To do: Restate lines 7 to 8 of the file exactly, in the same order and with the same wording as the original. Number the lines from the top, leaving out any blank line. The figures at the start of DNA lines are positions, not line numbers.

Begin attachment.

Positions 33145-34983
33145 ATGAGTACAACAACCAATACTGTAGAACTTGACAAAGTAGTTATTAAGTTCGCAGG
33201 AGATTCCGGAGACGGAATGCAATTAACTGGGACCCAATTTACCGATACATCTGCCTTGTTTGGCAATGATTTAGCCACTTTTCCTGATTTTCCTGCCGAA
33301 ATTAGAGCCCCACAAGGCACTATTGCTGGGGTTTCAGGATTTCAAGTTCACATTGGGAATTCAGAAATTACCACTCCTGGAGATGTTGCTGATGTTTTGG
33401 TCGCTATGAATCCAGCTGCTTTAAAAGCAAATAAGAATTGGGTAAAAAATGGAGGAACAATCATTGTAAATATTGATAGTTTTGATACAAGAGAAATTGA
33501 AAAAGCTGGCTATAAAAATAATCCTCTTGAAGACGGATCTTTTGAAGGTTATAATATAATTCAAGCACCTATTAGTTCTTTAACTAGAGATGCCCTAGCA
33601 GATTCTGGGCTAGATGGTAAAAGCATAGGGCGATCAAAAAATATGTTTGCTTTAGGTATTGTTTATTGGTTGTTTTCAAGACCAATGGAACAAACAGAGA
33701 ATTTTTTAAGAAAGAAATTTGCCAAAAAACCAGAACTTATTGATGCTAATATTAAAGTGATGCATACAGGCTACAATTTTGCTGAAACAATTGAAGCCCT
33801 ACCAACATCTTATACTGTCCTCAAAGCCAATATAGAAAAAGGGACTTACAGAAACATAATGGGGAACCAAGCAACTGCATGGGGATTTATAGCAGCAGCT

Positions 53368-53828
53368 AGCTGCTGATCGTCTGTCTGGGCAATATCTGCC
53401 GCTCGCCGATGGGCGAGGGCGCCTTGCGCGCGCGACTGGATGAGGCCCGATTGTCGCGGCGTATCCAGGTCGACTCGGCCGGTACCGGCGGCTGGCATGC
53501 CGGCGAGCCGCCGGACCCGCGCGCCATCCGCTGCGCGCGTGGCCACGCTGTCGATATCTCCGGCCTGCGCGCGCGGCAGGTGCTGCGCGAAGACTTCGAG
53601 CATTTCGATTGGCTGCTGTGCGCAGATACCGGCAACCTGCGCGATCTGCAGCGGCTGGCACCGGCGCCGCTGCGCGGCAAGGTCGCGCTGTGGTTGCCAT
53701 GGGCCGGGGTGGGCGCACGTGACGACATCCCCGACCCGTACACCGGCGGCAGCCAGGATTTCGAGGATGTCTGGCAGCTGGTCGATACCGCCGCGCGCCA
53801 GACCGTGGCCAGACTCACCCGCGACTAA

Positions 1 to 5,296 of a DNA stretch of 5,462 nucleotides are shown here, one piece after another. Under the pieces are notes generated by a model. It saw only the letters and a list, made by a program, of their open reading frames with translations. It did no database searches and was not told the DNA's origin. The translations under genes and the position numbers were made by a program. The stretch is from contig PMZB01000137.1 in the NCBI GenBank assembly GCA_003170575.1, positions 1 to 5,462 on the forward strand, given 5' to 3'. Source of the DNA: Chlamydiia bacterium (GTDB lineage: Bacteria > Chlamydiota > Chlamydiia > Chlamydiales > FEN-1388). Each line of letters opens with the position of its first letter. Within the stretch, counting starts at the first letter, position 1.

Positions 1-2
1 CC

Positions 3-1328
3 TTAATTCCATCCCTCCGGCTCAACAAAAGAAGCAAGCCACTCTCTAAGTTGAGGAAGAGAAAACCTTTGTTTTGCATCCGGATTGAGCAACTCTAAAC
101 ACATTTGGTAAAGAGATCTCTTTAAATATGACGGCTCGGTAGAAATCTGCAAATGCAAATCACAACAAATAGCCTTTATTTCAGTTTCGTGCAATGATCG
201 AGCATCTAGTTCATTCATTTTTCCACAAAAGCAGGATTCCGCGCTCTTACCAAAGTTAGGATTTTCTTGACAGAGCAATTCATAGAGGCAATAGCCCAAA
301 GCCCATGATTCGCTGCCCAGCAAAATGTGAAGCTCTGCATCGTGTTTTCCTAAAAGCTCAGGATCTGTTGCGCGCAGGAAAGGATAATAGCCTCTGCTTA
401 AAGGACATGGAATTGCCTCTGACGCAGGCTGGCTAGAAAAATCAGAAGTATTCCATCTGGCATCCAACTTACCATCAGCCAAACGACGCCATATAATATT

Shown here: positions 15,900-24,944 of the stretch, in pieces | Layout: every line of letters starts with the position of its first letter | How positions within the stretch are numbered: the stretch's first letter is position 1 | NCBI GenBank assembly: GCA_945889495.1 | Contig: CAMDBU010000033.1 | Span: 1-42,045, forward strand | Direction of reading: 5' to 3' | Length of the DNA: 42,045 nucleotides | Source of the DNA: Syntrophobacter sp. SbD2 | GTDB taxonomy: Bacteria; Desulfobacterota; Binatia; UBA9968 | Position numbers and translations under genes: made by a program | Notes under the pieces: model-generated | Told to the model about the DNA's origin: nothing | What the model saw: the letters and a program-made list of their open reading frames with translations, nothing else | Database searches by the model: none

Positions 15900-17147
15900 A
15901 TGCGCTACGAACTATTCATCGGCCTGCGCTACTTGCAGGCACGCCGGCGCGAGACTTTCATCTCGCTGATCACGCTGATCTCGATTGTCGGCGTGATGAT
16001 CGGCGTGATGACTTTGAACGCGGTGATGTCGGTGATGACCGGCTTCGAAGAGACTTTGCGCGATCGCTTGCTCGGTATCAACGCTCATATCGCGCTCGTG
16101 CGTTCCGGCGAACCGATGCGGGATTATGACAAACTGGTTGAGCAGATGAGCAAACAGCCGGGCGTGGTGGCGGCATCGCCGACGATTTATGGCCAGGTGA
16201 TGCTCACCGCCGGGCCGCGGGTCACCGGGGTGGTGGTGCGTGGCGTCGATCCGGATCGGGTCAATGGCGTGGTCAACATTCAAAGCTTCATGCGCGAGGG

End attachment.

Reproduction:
33601 GATTCTGGGCTAGATGGTAAAAGCATAGGGCGATCAAAAAATATGTTTGCTTTAGGTATTGTTTATTGGTTGTTTTCAAGACCAATGGAACAAACAGAGA
33701 ATTTTTTAAGAAAGAAATTTGCCAAAAAACCAGAACTTATTGATGCTAATATTAAAGTGATGCATACAGGCTACAATTTTGCTGAAACAATTGAAGCCCT